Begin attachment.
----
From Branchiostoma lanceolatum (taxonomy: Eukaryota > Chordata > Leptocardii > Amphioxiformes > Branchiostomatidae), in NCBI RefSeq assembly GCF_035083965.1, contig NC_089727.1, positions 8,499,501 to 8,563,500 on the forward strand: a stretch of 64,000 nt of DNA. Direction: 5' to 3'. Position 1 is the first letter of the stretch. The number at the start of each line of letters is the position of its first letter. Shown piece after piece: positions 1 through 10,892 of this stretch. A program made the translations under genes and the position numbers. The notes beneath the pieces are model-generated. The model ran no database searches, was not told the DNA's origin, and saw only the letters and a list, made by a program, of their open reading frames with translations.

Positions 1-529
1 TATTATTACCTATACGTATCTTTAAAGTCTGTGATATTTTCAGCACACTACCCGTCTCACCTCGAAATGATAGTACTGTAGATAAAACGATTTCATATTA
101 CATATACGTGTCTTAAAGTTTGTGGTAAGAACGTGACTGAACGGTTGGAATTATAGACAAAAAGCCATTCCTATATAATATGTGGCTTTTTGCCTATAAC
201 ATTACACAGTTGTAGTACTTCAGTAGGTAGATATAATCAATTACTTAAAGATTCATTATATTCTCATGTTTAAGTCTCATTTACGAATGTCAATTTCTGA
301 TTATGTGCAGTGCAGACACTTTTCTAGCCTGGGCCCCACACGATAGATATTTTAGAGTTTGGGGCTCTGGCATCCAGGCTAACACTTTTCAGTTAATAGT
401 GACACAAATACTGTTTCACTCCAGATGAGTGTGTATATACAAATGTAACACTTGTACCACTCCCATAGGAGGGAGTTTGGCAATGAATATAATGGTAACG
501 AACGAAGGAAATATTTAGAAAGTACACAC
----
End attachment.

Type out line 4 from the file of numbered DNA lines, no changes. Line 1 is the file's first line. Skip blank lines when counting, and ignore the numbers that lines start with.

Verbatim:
101 CATATACGTGTCTTAAAGTTTGTGGTAAGAACGTGACTGAACGGTTGGAATTATAGACAAAAAGCCATTCCTATATAATATGTGGCTTTTTGCCTATAAC